• Secret commando units like Task Force 373 — a classified group of Army and Navy special operatives — work from a “capture/kill list” of about 70 top insurgent commanders. These missions, which have been stepped up under the Obama administration, claim notable successes, but have sometimes gone wrong, killing civilians and stoking Afghan resentment.
• The military employs more and more drone aircraft to survey the battlefield and strike targets in Afghanistan, although their performance is less impressive than officially portrayed. Some crash or collide, forcing American troops to undertake risky retrieval missions before the Taliban can claim the drone’s weaponry.
• The Central Intelligence Agency has expanded paramilitary operations inside Afghanistan. The units launch ambushes, order airstrikes and conduct night raids. From 2001 to 2008, the C.I.A. paid the budget of Afghanistan’s spy agency and ran it as a virtual subsidiary.
Over all, the documents do not contradict official accounts of the war. But in some cases the documents show that the American military made misleading public statements — attributing the downing of a helicopter to conventional weapons instead of heat-seeking missiles or giving Afghans credit for missions carried out by Special Operations commandos.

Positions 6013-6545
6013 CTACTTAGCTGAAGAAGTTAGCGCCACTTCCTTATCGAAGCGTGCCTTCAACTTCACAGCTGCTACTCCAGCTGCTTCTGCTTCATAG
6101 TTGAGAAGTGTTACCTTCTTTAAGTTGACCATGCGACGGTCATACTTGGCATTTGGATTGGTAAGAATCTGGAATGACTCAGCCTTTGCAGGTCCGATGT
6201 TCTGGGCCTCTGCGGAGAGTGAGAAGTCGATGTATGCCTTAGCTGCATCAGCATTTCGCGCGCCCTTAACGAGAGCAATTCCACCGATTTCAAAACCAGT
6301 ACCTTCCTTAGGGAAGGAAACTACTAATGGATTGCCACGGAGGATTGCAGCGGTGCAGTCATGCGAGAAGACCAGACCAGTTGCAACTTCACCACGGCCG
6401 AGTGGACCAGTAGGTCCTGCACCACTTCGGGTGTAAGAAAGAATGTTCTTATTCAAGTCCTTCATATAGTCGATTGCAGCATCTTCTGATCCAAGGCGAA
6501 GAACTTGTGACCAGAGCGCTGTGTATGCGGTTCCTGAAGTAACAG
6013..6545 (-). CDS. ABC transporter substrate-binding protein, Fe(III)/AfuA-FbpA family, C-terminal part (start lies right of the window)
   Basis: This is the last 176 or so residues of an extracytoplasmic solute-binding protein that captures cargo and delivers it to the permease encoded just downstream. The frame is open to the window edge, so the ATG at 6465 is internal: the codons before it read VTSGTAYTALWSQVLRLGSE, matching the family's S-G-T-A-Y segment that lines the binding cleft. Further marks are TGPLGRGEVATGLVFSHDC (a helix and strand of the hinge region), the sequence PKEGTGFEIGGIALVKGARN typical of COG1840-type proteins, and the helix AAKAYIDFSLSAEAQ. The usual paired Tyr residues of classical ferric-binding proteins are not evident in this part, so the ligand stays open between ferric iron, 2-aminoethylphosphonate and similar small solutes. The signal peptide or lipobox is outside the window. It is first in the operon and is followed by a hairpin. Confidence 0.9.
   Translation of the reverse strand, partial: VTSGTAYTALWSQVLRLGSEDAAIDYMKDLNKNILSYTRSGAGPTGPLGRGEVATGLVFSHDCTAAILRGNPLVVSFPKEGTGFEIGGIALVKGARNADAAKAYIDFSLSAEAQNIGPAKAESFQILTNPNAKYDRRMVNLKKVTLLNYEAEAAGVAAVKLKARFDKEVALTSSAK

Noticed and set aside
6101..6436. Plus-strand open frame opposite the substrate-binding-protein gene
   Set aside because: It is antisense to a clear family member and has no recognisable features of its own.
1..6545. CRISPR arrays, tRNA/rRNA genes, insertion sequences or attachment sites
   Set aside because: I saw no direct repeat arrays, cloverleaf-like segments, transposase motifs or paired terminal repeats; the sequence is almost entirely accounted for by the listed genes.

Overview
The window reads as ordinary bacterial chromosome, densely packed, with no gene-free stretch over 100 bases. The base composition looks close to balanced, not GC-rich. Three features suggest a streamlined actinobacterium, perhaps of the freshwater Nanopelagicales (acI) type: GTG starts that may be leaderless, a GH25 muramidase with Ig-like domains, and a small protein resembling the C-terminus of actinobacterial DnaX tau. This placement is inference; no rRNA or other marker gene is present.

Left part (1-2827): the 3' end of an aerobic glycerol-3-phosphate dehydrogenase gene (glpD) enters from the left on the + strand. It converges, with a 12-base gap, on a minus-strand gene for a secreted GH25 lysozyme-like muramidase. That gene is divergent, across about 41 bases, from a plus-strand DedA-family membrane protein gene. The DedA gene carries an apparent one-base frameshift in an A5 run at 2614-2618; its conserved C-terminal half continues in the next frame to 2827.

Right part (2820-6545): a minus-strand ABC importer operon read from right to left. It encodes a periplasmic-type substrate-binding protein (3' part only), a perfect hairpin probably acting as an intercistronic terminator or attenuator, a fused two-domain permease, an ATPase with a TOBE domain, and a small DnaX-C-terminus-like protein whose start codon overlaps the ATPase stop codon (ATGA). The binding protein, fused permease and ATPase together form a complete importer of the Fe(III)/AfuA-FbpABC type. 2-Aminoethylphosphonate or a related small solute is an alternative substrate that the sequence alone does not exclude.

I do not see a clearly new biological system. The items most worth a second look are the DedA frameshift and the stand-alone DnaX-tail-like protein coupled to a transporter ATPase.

Perhaps the most explosive revelation, though, is seeming confirmation of what has been an open secret for some time now, the existence of high-level coordination between the Taliban and elements of Pakistan’s military and intelligence services:
Americans fighting the war in Afghanistan have long harbored strong suspicions that Pakistan’s military spy service has guided the Afghan insurgency with a hidden hand, even as Pakistan receives more than $1 billion a year from Washington for its help combating the militants, according to a trove of secret military field reports made public Sunday.
The documents, made available by an organization called WikiLeaks, suggest that Pakistan, an ostensible ally of the United States, allows representatives of its spy service to meet directly with the Taliban in secret strategy sessions to organize networks of militant groups that fight against American soldiers in Afghanistan, and even hatch plots to assassinate Afghan leaders.
Taken together, the reports indicate that American soldiers on the ground are inundated with accounts of a network of Pakistani assets and collaborators that runs from the Pakistani tribal belt along the Afghan border, through southern Afghanistan, and all the way to the capital, Kabul.
Much of the information — raw intelligence and threat assessments gathered from the field in Afghanistan— cannot be verified and likely comes from sources aligned with Afghan intelligence, which considers Pakistan an enemy, and paid informants. Some describe plots for attacks that do not appear to have taken place.